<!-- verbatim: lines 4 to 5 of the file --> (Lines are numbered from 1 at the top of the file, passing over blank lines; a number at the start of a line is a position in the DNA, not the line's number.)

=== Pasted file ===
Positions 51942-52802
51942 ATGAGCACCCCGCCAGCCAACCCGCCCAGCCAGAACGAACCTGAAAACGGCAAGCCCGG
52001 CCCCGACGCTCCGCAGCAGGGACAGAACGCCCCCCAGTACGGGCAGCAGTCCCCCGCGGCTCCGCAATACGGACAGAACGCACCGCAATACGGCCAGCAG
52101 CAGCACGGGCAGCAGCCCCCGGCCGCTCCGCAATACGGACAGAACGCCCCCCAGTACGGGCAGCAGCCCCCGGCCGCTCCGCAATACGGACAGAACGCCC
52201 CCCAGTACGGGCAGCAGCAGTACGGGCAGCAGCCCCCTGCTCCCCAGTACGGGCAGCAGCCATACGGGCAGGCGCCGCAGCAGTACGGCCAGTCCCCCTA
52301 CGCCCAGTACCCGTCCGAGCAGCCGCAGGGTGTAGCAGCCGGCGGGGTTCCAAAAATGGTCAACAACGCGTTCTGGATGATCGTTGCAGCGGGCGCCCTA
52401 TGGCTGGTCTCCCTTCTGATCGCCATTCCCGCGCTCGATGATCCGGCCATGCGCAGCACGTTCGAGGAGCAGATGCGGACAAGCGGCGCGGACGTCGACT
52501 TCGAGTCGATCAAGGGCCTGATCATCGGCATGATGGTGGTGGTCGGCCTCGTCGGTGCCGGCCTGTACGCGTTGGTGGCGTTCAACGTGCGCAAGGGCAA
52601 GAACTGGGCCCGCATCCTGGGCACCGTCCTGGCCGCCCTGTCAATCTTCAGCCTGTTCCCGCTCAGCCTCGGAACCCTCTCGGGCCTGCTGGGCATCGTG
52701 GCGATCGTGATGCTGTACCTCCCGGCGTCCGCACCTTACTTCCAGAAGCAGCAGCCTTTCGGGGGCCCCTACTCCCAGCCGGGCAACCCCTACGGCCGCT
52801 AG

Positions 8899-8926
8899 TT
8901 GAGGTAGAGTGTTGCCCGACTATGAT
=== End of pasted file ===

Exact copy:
52101 CAGCACGGGCAGCAGCCCCCGGCCGCTCCGCAATACGGACAGAACGCCCCCCAGTACGGGCAGCAGCCCCCGGCCGCTCCGCAATACGGACAGAACGCCC
52201 CCCAGTACGGGCAGCAGCAGTACGGGCAGCAGCCCCCTGCTCCCCAGTACGGGCAGCAGCCATACGGGCAGGCGCCGCAGCAGTACGGCCAGTCCCCCTA